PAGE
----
Second, as with any new monitor you'll need to acclimate your ears to them; the better you "know" your speakers and the way that they interact with your room acoustics, the better the results you'll be able to get from them. Ideally you'll want to spend a few days just enjoying listening to some of your favorite recordings on them in order to get a handle on how they sound in your environment before getting down to work with them.

As to the speakers themselves, as a certified high-end monitor snob I was a bit taken aback by the performance of these reasonably-priced, compact, powered nearfield monitors. The third-generation KRK Rokit 6's are surprisingly good-sounding speakers, especially considering their modest cost.

While there are subjectively nicer sounding powered monitors on the market - including other models from KRK - the KRK Rokit 6 G3's sound much better than I was expecting, and more accurate than you'll normally find at this price point. The build quality is quite solid, and I was able to work with them for long periods without experiencing significant ear fatigue. Just as crucially, the test mixes I did on them translated well.

The Rokit 6 G3's can push out stout SPLs in small to midsize rooms, and although their overall frequency response is admirably broad and reasonably flat, you can adjust the EQ balance to suit your setup and tastes. They're very solid and punchy sounding, with good detail and imaging, and a relatively wide stereo "sweet spot." They provide honest, accurate sound quality that most headphones, computer speakers, and "hi-fi" systems can't come close to measuring up to; their price makes them an attractive entry point to the world of professional studio monitors.

I'm impressed enough that in the future I'll be recommending these speakers to people who ask for suggestions about good-sounding, affordable, powered nearfields, as well as to folks on a tight budget who want to make the transition from mixing on headphones or computer speakers to using real studio monitors. The third-generation KRK Rokit 6 offers real improvements over their highly successful predecessors, and with their solid performance and entry-level price, they'd make a great pair of "first monitors" - and due to their sound quality, they are also worthy of your consideration when upgrading from lesser-quality budget monitors too. Great job KRK!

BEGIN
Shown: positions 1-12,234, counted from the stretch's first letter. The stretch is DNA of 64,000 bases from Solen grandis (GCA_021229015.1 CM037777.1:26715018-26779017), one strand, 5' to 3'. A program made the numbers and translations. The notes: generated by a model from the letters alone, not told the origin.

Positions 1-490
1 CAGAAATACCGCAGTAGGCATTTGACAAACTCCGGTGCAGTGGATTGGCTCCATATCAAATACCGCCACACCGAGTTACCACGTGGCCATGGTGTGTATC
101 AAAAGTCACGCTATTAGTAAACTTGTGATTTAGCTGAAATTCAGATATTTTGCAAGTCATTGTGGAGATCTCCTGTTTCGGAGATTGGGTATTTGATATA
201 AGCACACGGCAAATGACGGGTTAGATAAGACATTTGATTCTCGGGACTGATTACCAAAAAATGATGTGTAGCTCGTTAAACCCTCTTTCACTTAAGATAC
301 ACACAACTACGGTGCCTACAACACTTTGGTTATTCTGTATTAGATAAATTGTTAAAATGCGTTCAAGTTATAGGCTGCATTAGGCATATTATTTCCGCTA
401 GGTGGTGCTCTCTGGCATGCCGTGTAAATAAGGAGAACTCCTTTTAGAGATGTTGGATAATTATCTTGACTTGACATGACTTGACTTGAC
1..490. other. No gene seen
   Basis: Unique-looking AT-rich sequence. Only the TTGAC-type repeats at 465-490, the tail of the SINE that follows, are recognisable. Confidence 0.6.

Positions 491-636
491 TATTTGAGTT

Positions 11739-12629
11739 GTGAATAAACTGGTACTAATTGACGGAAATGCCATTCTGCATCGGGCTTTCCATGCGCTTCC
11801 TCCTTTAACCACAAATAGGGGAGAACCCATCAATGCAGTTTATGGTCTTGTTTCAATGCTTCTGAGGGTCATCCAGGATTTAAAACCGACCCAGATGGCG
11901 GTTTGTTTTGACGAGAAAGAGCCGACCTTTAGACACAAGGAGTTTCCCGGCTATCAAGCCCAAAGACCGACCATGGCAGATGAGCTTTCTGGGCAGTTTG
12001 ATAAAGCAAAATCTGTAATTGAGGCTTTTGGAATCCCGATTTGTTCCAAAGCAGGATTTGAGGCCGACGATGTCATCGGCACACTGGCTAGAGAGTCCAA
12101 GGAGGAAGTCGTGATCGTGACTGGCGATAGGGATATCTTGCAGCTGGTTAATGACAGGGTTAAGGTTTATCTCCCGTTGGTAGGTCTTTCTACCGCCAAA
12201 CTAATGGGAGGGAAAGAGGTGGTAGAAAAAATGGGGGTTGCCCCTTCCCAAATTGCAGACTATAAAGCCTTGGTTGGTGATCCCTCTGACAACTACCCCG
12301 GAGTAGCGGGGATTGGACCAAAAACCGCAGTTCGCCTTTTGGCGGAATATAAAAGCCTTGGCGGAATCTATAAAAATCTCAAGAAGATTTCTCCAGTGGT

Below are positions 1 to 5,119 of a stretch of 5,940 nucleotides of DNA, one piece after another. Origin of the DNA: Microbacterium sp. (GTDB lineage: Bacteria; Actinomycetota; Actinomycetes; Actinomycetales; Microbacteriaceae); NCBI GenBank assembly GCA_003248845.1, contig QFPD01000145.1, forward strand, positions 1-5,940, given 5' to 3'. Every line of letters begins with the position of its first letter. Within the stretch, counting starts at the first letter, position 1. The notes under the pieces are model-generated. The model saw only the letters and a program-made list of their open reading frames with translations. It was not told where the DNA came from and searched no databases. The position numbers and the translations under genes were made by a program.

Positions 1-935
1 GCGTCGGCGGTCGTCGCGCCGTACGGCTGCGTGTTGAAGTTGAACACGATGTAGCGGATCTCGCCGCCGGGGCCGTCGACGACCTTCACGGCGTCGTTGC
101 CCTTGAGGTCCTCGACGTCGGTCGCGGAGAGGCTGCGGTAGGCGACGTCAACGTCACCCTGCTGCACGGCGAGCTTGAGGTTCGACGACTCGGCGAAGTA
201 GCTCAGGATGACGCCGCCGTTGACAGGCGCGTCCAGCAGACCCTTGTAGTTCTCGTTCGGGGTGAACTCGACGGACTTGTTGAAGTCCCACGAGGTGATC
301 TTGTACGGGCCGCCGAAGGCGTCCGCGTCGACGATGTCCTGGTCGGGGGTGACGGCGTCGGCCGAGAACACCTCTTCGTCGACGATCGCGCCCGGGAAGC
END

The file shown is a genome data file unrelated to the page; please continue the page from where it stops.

Resources

Musician's Friend KRK Systems Rokit 6 Third Generation powered monitor online catalog page ($339.00 MSRP each, $199.50 each "street")

KRK Systems Rokit 6 G3 web page


Harmony Central Review Preview video - KRK Rokit 6 G3

 

 

 

Phil\_OKeefe HC Bio Image.jpgPhil O'Keefe is a multi-instrumentalist, recording engineer / producer and the Senior Editor of Harmony Central. He has engineered, produced and performed on countless recording sessions in a diverse range of styles, with artists such as Alien Ant Farm, Jules Day, Voodoo Glow Skulls, John McGill, Michael Knott and Alexa's Wish. He is a former featured monthly columnist for EQ magazine, and his articles and product reviews have also appeared in Keyboard, Electronic Musician and Guitar Player magazines.

 

1 comment
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roostersinthemorning  |  January 24, 2017 at 1:45 am
When it comes to the KRK Rokit studio speakers, I've learned that people either love it or hate it. I have been using the Rokit 5 monitoring speakers for a while now and while they may not be the best on the market, they still do the job right. I'm actually satisfied with their performance considering the low price tag. This site also names the Rokit 5 as their best budget studio speakers. However, I've also noticed that there are those who are not impressed by the Rokit 5 monitoring speakers. I've never tried the 6s, but I think I'd like them like I like the 5. 
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Mikeo  |  September 10, 2014 at 11:27 pm

I saw your youtube clip on the main HC page a few weeks ago and was waiting for some kind of write up them. I have been using the KRK Rokit 6 unpowered speakers in my home studio for several years now. I only chose the unpowered one cause I have a power amp that I run mine through. I love em. I also told a friend about them an he ordered the powered ones a year or so ago.

 

Great bass responds from a rather small speaker, without being boomy. I have seen them in some pretty nice studios too. For the price they are hard to beat.  It's hard to miss the yellow drivers too.